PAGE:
• For a more hopeful look at death, read William Cullen Bryant (what’s with the three-namers in this century?). His “Thanatopsis” got me through many a funeral.

Into the Woods

  • Sondheim’s not the first to love a good, dark, modern take on a classic fantasy. Tennyson’s “The Lady of Shallott” is his most well-known, though I tend to go for “Ulysses” more often.
  • More takes on the Ulysses myth: Dorothy Parker’s “Penelope” and Margaret Atwood’s “Siren Song.” Both entrancingly subversive from a woman’s POV.
  • Christabel” by Samuel Taylor Coleridge is a fantastic fairy tale poem about a young princess who competes for her father’s affection with a young, wild forest woman. It’s full of sexual (queer?) innuendo and lots of speculation.


  • “La Vie Boheme” is definitely inspired by Walt Whitman’s ode to Americana “Leaves of Grass,” which in turn inspired “Howl” by Allen Ginsberg.
  • Sonia Sanchez’s “Wounded in the House of a Friend” plays out a spat between two lovers. It’s passionate, often hilarious, like watching your favorite soap.
  • Claudia Rankine is writing extraordinary poetry defining the 21st century. First with a multimedia reflection on post-9/11 America “Don’t Let Me Be Lonely,” and recently with the much-lauded “Citizen,” a provocative book on race.

This list could go on indefinitely. Feel free to comment with more suggestions!





LMezz Guide to Watching Theater On Screen

It’s hard to find filmed theatrical performances! Of course, there’s nothing like being part of a live audience. But when a show is either too expensive or too far away or already ended, it’s nice to know that filmed performances last for us to see. Feel free to comment below with other links or tools you use to watch filmed theatrical performances!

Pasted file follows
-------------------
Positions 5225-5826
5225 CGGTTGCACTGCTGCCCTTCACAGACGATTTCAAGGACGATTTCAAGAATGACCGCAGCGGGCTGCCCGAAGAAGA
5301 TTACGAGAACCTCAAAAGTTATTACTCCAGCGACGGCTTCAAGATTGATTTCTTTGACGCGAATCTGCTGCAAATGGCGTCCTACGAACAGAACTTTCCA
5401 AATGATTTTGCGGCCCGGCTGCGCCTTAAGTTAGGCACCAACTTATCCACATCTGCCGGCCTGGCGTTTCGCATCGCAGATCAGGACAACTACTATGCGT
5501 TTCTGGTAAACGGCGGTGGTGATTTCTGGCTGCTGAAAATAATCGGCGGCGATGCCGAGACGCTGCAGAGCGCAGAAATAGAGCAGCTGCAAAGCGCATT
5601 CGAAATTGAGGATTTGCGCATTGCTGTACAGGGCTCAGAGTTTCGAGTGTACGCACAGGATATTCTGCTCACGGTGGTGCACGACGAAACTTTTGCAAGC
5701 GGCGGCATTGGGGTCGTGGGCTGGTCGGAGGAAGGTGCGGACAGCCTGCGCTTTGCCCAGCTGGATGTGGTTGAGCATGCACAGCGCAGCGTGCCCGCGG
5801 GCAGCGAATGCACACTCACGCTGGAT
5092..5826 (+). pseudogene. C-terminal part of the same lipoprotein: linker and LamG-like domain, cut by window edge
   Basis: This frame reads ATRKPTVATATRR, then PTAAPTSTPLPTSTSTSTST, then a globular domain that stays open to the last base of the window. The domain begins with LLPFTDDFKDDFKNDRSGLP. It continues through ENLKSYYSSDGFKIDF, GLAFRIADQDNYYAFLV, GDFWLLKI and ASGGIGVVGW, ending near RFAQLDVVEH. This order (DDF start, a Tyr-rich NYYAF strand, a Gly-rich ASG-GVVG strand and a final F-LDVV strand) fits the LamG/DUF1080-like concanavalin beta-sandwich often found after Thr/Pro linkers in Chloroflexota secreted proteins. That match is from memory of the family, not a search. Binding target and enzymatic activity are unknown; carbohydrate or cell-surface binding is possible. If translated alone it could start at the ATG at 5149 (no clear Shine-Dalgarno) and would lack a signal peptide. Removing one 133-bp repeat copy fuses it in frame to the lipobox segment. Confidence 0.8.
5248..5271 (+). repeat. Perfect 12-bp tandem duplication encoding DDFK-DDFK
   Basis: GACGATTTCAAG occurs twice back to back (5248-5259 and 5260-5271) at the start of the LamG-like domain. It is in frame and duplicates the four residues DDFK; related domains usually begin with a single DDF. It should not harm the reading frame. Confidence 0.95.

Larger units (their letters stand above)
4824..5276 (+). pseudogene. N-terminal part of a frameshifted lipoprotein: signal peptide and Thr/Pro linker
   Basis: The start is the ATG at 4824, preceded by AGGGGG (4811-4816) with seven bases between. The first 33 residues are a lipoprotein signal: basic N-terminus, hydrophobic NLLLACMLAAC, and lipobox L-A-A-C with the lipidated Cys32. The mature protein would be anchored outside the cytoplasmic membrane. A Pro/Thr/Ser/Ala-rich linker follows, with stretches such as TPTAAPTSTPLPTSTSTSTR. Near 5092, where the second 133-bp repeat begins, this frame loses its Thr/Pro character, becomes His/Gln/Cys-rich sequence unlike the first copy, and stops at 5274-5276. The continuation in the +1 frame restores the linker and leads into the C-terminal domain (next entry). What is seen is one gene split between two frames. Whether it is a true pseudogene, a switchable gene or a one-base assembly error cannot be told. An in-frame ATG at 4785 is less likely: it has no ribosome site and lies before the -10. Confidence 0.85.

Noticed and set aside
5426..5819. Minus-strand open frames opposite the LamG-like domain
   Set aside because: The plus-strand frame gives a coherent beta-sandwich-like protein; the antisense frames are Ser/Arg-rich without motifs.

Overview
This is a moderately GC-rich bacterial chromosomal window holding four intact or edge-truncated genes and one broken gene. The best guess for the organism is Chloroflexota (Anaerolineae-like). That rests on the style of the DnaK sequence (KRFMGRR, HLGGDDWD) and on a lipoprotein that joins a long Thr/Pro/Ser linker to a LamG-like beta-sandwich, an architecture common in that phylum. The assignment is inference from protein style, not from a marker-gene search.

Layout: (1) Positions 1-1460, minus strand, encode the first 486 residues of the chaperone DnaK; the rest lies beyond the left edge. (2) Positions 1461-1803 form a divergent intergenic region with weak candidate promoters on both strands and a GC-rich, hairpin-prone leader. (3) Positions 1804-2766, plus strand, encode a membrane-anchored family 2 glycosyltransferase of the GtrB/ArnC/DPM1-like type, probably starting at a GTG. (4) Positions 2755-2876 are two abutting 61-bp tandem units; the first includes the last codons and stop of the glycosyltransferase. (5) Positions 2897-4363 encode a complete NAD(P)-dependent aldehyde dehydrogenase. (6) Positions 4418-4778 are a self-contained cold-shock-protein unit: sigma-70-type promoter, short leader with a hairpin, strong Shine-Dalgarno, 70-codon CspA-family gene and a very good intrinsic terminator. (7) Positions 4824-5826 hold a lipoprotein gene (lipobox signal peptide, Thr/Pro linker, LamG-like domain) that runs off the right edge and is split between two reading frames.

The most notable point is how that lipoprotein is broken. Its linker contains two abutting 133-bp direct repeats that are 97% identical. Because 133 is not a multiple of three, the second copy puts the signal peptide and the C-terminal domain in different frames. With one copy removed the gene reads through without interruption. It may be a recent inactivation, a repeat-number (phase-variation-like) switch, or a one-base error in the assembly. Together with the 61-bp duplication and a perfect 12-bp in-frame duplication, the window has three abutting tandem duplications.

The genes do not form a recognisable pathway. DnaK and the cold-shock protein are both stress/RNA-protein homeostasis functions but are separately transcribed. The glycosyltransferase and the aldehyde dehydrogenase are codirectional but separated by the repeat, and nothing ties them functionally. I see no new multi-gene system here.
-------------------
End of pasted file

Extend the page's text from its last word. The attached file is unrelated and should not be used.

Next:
Digital Theatre is amazing for watching shows from across the pond. For a small charge you can rent filmed performances from hot West End tickets and there’s a really wide selection to choose from. I watched last year’s acclaimed production of Merrily We Roll Along, and not only was the show excellent, but the platform was super accessible. Lots of theater companies are featured too, like the RSC, the Menier Chocolate Factory, The Young Vic, and more.

RSC’s Live From Stratford-Upon-Avon broadcasts performances to cinemas around the world. So does Globe On Screen Check their online schedule for participating theaters in your area. DVDs are often released of these tapings.

Because why wouldn’t you want to see Tom Hiddleston take a shower on a 50 ft. screen?

Okay, honestly, the West End is on their game and Broadway needs to take note. National Theater Live is yet another British-based resource for watching hot West End performances. I’ve seen a number of these productions (Coriolanus, Curious Incident of the Dog in the Night-Time, Frankenstein, Habit of Art) and they’re all pretty awesome. The price of the ticket a bit more expensive than a normal movie ticket (usually $20-25), but it’s so worth it!

Bryn Terfel and Emma Thompson in Sweeney Todd

Unfortunately PBS is the only legal way that we know of to watch American Broadway productions. Watching fully-staged productions is even harder. Unless you get a magic pass to the New York Public Performing Arts Library, or you find magic bootlegs on Youtube, or your show gets a magic DVD release (like Passing Strange or Memphis) it’s kind of impossible.  New York Philharmonic’s March production of Sweeney Todd with Emma Thompson will be aired on PBS’s Live From Lincoln Center series later this year. Great Performances is also amazing for catching filmed performances, and it looks like PBS is also amping up its digital game– you can now watch tons of recent performances, like Matthew Bourne’s Sleeping Beauty, Sting’s The Last Ship, David Tennant in Hamlet, and about 25 other full episodes (plus many more scenes and clips). Opera lovers have lots more options, since the Met Opera has an On-Demand service.